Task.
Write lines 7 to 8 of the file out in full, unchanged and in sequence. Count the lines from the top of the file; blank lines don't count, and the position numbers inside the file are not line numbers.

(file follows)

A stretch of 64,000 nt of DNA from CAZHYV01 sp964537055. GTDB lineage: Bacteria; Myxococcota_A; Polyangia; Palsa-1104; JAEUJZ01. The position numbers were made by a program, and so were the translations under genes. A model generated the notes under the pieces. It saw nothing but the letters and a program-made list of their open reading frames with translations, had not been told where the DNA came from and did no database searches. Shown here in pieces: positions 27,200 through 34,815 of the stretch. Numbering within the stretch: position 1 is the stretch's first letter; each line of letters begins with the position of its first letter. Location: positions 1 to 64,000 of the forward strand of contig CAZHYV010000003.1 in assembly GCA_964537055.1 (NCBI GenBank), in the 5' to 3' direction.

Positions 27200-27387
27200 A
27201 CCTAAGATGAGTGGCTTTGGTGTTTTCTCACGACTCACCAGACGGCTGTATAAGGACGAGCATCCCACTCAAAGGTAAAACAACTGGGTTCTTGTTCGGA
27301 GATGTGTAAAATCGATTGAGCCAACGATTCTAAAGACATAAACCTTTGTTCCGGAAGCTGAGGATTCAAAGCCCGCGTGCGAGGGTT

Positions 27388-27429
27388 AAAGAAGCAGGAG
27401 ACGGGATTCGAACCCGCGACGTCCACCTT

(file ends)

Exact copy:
27388 AAAGAAGCAGGAG
27401 ACGGGATTCGAACCCGCGACGTCCACCTT